• Emancipation and the Experiment of Reconstruction: Learn how African Americans responded to emancipation in their quest for fundamental rights; relive the era of Reconstruction, and the bitter conflict between the North’s efforts to remake the South and white Southerners’ actions to reassert the power they held before the war; and


  • Segregation and the New South: Observe how political and legal means were employed across the postwar South to separate the races and maintain white supremacy; study the variety of social restrictions and violence that characterized African American life following Reconstruction; and learn how modern agriculture and industry transformed life in the New South.


Gain a Discerning Perspective on History

Professor Ayers brings to these lectures the same compelling style as a speaker that has made him a nationally recognized co-host of the history podcast BackStory. Throughout the course, he adds layers of revealing context and detail that aid in comprehending the extraordinary saga of the South.

In tracing the complexities of North/South relations, he reveals that Thomas Jefferson’s first draft of the Declaration of Independence vigorously denounced slavery, and that the Congress of the new nation both gave substantial concessions to slaveholders and worked to limit slavery’s geographical scope.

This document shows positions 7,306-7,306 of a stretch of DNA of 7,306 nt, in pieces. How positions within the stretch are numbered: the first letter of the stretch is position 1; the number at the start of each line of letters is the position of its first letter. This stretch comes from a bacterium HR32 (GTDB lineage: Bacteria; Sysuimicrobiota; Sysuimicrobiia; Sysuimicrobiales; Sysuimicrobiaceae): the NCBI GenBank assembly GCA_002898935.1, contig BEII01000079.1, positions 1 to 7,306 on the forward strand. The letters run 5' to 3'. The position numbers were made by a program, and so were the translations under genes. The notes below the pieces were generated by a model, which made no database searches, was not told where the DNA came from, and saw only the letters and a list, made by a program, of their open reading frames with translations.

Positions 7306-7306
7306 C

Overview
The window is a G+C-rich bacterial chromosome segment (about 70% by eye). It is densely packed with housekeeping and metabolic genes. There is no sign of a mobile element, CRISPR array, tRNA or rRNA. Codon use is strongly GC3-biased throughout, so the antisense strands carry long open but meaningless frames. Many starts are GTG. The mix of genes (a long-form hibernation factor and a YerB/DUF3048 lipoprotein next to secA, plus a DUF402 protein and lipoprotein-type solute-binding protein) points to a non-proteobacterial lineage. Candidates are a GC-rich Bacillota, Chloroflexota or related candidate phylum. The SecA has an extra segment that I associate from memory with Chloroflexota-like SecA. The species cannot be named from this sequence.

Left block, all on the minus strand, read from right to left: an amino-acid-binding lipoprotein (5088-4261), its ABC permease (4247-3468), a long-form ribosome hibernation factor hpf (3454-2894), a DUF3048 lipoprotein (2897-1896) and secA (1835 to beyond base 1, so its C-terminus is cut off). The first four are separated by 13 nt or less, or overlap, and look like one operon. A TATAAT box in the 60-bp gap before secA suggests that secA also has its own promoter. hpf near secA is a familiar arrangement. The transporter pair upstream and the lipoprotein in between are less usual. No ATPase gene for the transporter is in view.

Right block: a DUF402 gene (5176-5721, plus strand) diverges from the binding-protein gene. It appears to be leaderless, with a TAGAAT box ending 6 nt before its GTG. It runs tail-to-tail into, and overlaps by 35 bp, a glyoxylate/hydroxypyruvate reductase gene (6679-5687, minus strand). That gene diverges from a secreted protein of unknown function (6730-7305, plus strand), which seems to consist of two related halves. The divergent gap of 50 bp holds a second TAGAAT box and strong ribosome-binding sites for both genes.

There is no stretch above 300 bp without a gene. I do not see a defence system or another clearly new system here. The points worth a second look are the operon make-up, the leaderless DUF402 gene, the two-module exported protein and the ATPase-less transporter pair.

As the course progresses, you’ll explore the vital role of religious faith in Southern culture, learning how evangelical Christianity offered disparate benefits for black and white Southerners, and later became a major social force within the New South. And, within the landscape of the New South, you’ll follow the process by which Southern musical culture, encompassing genres such as blues, jazz, gospel, and country music, became a globally impactful form of expression.

In A New History of the American South, you’ll take a richly detailed excursion into the story and the enduring legacy of the South, in a historical inquiry unique in its scope. No book and no other course brings together the development of the slave South, the wartime South, the reconstructed South, and the New South as Professor Ayers does in these enthralling and incisive lectures. In Professor Ayers’s words, “We cannot understand the United States if we do not understand the South, which has played such an outsized role in the history of our country.”